Development and Finance from issue 2008/4

Attila Ágh

Development Policies and Multi-level Governance

- Abstract -

JEL O-10

The purpose of the radical institutional reform is to make the transition from government to governance as the development of the wide partnership system of multi-level governance. Only in this way can the internal dynamics of Hungarian society be launched, generating perspectives for convergence with the EU as well as possible scenarios for development. policy. The alternative lying ahead for Hungary - and the new Member States in general - can be summarised as two simultaneous visions at present. On the one hand, the current situation can be judged according to the ‘development' logic of the ‘genetic' approach, which implies that the current institutional deficit is only an inevitable, temporary state, one stop in the development-convergence process, and through convergence Hungary shall become a ‘normal' Western-like Member State. On the other hand, we have the ‘definitive' logic of the systematic approach - also called ‘structural' - which sees the three large European regions - Western, Central and Eastern Europe - as representatives of the long-term historical determination and basic social model, i.e. we shall remain ‘once and for all' a second-class Member State because we are still unable to overcome the historical limitations established over millennia. The Spanish, Finnish and Irish examples promise a successful breakthrough, while the Italian and Greek situations display the long-term burdens of history.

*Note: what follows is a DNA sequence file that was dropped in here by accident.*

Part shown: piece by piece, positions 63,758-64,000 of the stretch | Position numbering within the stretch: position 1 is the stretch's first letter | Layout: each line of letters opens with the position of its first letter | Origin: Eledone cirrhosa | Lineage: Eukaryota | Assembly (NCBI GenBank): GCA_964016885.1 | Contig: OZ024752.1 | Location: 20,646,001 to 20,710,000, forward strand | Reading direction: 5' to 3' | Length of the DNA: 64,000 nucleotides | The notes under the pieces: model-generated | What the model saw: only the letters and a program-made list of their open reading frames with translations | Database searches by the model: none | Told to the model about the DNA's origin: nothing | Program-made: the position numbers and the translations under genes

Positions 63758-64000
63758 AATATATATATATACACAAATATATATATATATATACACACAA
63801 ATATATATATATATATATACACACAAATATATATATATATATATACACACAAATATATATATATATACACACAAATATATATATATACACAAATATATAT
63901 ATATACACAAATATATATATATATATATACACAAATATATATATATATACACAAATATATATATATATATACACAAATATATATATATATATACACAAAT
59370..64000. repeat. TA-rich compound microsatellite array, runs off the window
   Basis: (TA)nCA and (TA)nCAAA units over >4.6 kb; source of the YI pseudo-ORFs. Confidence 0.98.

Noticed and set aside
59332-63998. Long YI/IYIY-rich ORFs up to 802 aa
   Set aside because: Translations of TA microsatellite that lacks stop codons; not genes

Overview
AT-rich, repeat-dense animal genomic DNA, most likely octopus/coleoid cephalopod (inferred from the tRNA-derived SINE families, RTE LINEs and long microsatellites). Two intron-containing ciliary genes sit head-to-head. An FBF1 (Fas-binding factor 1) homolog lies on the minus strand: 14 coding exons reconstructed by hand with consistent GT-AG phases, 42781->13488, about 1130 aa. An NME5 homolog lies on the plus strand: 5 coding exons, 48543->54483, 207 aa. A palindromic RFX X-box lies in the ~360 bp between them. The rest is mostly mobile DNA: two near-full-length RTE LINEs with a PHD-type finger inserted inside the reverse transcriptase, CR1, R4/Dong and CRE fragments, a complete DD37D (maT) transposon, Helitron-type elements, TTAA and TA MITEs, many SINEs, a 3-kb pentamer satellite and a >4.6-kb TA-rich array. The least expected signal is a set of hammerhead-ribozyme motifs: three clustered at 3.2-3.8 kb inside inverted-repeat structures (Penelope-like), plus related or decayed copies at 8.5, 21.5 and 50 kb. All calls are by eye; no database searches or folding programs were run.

Attila Ágh, DSc, professor of political sciences (Corvinus University of Budapest)

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